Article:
For Portland native Cydnie Smith-McCarthy, juicing isn’t a passing fad—it’s a way of life. Smith-McCarthy has long been passionate about nutrition, wellness, smoothies, and juices. Her mission of spreading that passion to others began several years ago with her father.
“He and I had bonded very fast around food,” Smith-McCarthy says. “He loves food, but he also knew that he needed to change his diet around a little bit. We would add in smoothies to our diets ... that’s where my love for it came and stayed.”
Her father knew that something was deeply wrong with his health, but he was unable to get the help he needed, which Smith-McCarthy attributes to racial disparities in health care. “He was sick for two years, and he didn’t get the attention he needed. He didn’t get the tests or the medications or access to health [care] options as he should have,” Smith-McCarthy says. In 2018, her father passed away from an undiagnosed heart condition.
Smith-McCarthy has continued to spread her enthusiasm for wellness to those close to her, including her best friend and her mother, by making juices that they could turn to as healthier alternatives to sugary drinks like soda. In June, she launched her own line of juice, inspired by the blends that she and her friends and family love, called Drink Mamey.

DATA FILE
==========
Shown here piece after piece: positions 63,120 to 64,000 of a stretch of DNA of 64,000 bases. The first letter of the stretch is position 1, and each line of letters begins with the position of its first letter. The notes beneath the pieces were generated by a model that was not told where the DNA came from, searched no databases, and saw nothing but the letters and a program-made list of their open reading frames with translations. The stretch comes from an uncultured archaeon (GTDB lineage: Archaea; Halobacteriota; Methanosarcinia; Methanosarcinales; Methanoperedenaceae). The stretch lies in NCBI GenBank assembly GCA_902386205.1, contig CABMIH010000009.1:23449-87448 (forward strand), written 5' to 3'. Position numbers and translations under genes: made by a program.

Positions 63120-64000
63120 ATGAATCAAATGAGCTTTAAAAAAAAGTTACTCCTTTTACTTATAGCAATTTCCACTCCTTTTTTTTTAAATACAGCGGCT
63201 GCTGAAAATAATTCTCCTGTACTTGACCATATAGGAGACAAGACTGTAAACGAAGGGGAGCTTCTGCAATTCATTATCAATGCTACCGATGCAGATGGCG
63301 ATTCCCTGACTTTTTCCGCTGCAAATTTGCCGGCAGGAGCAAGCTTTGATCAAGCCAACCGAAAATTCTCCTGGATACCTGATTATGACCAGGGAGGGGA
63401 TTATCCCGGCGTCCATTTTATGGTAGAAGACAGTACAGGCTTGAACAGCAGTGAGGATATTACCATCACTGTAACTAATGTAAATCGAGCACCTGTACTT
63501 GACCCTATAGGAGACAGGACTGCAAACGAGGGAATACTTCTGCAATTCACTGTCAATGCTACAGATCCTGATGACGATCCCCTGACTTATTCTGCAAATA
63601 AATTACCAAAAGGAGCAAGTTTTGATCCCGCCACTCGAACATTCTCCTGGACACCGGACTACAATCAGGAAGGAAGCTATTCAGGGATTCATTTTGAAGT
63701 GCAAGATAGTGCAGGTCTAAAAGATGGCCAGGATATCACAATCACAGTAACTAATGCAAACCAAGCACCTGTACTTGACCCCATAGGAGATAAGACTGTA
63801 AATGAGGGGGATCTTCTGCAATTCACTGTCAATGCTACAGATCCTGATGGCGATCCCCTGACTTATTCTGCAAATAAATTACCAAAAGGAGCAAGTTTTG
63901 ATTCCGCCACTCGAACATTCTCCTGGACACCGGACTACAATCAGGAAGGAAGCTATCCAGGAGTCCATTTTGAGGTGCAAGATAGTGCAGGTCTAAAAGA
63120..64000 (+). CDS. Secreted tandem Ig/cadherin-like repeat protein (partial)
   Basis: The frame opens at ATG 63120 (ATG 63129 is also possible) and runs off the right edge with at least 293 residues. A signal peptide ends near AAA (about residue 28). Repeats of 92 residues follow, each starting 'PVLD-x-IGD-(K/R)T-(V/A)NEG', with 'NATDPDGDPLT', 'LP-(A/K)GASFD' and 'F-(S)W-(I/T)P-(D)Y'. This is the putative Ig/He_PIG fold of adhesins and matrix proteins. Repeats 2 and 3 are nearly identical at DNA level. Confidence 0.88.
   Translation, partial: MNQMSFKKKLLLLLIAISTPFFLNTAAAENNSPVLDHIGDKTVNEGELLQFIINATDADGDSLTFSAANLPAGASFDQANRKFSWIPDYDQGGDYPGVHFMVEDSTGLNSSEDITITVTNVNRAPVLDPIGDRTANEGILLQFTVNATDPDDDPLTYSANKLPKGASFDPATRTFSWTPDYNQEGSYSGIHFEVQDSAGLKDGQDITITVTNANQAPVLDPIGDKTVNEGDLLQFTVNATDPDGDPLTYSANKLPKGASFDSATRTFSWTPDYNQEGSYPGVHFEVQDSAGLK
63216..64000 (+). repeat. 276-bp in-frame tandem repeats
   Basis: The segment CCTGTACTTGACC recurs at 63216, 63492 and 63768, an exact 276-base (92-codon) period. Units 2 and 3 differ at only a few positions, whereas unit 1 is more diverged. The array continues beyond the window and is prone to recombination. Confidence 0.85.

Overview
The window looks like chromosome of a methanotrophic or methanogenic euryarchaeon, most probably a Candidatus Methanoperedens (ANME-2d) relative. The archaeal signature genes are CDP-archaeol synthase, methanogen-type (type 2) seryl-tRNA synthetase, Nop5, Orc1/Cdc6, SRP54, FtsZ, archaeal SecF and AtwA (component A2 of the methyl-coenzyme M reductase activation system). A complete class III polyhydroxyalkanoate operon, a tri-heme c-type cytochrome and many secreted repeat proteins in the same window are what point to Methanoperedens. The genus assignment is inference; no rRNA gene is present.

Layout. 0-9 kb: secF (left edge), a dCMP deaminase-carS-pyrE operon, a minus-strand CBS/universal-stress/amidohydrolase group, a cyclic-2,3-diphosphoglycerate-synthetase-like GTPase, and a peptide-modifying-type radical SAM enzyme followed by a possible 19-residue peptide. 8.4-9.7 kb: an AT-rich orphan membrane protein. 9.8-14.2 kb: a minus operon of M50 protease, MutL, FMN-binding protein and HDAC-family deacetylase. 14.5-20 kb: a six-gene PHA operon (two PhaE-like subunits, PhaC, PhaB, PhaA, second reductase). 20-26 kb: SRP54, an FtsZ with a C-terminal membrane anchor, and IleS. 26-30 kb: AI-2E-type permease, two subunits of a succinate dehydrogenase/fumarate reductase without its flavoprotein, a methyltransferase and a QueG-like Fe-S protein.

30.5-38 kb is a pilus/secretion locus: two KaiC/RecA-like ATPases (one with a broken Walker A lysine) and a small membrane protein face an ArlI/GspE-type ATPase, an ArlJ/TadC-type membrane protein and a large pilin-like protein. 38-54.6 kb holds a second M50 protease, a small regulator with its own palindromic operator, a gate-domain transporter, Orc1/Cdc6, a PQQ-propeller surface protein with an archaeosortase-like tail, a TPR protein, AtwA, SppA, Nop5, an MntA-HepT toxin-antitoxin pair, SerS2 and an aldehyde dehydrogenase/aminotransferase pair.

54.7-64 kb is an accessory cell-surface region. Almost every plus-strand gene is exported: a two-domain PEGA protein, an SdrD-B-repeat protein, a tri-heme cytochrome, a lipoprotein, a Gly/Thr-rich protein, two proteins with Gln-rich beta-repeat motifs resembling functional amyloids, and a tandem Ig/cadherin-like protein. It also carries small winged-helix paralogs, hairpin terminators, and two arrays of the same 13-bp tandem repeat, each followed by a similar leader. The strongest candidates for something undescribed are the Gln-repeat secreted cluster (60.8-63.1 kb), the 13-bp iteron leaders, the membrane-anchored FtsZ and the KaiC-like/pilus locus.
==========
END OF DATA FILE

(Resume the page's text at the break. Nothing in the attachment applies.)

The Drink Mamey lineup currently consists of three varieties. Smith-McCarthy’s favorite is Sweet Talk, a blend of watermelon, apple, and lemon juice designed to mimic the light, refreshing feel of eating a fresh, whole watermelon. Twenty-Four Carrot, her mother’s favorite, blends carrot juice, pineapple juice, and lime juice, while Green is Good is a melánge of pineapple, celery, and cucumber juice.
When Drink Mamey launched in June, Smith-McCarthy delivered juice to customers around the city herself. Word spread quickly via Smith-McCarthy’s network and through social media. Now Drink Mamey is available at Tea Bar in the Pearl District, where it’s repeatedly been restocked and sold out for several weeks in a row. The Tea Bar residency has helped Drink Mamey reach a wider audience. But one day, Smith-McCarthy wants to open a juice bar in a lower-income neighborhood with limited access to grocery stores and healthy food so she can help bridge the health gap between Black and white Portlanders.
“If you go into a low income area, you don’t see stores like New Seasons and Whole Foods, you don’t see a lot of juice bars.... In those areas, it seems like things like juicing or eating healthy are very unattainable.”
Available at DrinkMamey.com (online ordering will resume soon) and at Tea Bar Pearl, 1055 NW Northrup, Portland from 11 a.m.—7 p.m.